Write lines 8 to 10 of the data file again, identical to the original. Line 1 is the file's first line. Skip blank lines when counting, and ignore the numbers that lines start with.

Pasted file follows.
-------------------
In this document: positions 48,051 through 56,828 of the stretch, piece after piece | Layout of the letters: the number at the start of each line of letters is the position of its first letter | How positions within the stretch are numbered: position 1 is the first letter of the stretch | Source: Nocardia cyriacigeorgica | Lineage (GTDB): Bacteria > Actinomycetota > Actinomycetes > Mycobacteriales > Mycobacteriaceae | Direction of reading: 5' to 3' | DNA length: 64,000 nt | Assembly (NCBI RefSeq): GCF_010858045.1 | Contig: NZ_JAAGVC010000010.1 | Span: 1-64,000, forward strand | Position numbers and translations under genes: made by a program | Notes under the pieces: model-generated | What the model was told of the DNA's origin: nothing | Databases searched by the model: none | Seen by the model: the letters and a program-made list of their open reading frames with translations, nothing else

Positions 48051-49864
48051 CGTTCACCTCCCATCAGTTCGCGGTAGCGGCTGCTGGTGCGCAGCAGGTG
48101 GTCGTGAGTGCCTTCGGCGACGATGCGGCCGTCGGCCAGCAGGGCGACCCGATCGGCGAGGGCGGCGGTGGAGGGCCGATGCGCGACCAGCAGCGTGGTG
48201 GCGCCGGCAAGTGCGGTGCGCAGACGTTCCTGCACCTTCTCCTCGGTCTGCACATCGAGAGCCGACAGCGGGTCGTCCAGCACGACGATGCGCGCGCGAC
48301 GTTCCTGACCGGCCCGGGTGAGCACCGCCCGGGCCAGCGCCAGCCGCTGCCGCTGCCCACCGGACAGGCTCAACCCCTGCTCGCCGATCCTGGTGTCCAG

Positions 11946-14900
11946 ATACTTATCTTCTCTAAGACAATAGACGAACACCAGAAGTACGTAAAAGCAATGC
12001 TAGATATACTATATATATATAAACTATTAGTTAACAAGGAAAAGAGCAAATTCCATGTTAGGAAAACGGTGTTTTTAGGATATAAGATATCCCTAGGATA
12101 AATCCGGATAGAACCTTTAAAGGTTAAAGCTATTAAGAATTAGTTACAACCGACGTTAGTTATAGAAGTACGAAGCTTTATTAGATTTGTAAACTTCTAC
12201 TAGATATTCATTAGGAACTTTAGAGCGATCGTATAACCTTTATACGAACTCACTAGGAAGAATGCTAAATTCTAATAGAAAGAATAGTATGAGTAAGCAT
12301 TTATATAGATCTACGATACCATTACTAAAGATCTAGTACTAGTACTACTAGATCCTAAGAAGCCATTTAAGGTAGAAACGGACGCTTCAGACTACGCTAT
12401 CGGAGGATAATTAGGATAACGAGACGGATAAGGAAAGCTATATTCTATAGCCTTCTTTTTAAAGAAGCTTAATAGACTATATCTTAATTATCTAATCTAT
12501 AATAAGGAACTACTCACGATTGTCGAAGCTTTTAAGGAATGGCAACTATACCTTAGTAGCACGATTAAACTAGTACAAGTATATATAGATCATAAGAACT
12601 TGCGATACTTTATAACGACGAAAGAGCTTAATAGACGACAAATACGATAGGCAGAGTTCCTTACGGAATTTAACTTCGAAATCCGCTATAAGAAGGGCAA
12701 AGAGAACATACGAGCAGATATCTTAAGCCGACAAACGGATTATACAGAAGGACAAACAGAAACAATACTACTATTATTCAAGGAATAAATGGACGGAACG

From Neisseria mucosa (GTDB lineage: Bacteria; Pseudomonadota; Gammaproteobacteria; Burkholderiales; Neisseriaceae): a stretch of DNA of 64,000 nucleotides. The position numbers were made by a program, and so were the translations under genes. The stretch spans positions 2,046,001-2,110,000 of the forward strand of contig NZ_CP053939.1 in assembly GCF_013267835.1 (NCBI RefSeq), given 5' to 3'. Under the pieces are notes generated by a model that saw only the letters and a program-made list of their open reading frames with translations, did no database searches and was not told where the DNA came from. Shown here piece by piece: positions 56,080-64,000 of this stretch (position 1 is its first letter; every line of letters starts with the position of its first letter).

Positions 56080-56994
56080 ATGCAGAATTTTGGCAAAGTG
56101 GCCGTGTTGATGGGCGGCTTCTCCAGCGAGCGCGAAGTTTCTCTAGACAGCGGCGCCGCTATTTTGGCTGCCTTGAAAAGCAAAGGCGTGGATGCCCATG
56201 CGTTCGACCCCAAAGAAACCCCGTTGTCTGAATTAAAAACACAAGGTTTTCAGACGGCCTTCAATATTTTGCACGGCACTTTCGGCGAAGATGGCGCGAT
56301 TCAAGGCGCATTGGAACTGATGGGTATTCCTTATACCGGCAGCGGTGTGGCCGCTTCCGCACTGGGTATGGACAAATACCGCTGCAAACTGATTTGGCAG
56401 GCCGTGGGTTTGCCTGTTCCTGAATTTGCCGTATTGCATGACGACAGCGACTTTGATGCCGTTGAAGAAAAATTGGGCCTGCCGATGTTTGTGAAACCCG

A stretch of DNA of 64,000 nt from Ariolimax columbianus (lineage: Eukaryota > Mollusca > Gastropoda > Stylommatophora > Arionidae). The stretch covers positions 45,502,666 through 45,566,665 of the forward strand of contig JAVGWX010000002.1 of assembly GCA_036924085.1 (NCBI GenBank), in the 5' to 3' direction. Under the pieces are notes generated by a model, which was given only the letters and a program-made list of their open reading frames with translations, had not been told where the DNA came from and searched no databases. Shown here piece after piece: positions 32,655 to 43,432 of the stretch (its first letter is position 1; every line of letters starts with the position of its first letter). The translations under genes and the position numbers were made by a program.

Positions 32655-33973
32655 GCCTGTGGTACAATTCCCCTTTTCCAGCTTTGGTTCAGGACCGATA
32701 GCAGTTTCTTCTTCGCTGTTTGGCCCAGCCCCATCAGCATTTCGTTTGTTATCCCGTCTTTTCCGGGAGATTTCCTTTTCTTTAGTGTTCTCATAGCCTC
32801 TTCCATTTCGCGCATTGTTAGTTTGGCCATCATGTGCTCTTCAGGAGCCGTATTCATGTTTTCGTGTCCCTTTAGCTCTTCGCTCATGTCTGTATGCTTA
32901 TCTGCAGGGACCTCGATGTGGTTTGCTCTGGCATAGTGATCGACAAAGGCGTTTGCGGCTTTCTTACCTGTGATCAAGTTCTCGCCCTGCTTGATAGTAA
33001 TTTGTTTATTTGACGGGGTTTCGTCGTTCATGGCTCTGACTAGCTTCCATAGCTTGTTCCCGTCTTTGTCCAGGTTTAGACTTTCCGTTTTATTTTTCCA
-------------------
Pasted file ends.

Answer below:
11946 ATACTTATCTTCTCTAAGACAATAGACGAACACCAGAAGTACGTAAAAGCAATGC
12001 TAGATATACTATATATATATAAACTATTAGTTAACAAGGAAAAGAGCAAATTCCATGTTAGGAAAACGGTGTTTTTAGGATATAAGATATCCCTAGGATA
12101 AATCCGGATAGAACCTTTAAAGGTTAAAGCTATTAAGAATTAGTTACAACCGACGTTAGTTATAGAAGTACGAAGCTTTATTAGATTTGTAAACTTCTAC